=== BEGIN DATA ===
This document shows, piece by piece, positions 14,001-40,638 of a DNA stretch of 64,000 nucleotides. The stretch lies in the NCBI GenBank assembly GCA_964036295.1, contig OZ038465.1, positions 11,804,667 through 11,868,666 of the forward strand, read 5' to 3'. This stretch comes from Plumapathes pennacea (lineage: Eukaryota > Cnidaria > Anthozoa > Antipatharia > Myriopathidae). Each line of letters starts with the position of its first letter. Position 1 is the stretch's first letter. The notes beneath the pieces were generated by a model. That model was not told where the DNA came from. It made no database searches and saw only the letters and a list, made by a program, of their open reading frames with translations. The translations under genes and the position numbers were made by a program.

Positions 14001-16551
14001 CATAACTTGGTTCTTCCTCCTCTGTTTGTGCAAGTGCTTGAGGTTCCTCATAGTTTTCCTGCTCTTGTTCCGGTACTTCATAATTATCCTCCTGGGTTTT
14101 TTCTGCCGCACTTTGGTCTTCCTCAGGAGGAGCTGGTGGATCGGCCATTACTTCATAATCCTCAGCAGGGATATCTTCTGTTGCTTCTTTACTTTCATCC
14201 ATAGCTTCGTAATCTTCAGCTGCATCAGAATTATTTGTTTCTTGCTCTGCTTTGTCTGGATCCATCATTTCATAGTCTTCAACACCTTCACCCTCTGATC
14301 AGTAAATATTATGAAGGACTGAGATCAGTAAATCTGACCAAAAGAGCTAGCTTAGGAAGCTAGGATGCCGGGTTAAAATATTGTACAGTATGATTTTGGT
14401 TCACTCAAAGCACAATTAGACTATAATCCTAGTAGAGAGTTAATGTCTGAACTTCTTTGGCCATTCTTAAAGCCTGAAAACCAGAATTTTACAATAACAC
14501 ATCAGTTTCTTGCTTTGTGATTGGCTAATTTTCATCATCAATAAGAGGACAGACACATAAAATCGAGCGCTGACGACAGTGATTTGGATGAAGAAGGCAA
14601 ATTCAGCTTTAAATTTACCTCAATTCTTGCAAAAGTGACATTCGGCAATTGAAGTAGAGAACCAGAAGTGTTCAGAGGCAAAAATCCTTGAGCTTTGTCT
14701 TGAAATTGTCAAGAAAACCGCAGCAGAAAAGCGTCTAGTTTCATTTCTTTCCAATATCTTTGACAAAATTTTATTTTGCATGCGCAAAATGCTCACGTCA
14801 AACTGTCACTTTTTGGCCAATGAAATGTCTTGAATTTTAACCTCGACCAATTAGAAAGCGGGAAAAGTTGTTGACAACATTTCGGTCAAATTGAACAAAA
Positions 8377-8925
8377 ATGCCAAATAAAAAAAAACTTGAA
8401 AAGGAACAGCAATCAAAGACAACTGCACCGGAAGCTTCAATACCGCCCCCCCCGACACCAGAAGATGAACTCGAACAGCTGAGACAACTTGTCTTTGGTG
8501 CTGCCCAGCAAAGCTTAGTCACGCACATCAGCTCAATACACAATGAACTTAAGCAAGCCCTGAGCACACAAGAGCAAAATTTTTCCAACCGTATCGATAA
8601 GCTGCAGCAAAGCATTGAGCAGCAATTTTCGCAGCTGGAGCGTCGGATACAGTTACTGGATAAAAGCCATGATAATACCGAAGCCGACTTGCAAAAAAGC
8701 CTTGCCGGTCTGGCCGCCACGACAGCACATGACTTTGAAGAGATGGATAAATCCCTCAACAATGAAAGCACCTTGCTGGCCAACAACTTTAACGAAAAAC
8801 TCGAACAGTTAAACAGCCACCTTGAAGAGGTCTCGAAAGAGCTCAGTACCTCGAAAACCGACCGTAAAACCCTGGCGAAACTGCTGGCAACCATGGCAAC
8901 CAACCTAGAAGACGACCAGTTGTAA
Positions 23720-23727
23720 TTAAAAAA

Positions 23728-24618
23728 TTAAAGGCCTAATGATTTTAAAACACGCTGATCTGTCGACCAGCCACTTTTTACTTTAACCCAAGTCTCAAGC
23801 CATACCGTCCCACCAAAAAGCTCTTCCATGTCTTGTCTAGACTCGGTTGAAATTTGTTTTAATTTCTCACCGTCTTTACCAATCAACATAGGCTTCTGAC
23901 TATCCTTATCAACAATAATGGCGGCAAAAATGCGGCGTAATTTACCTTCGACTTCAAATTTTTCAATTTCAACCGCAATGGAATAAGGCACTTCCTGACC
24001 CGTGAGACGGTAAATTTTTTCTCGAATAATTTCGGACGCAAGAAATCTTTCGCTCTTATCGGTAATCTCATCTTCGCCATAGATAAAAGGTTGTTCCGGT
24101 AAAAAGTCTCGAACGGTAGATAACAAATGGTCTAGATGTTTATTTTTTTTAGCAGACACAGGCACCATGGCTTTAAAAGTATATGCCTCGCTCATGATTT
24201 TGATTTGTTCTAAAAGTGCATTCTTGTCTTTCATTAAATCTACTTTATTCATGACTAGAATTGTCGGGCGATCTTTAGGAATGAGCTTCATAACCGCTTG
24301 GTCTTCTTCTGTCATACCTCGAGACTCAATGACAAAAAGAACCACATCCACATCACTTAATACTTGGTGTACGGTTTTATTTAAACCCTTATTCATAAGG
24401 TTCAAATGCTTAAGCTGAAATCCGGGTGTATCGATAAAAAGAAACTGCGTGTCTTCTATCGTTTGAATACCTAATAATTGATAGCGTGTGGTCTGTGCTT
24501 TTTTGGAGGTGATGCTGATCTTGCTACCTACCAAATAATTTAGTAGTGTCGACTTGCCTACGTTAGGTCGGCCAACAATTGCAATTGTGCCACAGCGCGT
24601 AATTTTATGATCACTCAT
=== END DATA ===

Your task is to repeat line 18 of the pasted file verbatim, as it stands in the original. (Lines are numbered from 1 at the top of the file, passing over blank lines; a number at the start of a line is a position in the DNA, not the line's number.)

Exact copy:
8801 TCGAACAGTTAAACAGCCACCTTGAAGAGGTCTCGAAAGAGCTCAGTACCTCGAAAACCGACCGTAAAACCCTGGCGAAACTGCTGGCAACCATGGCAAC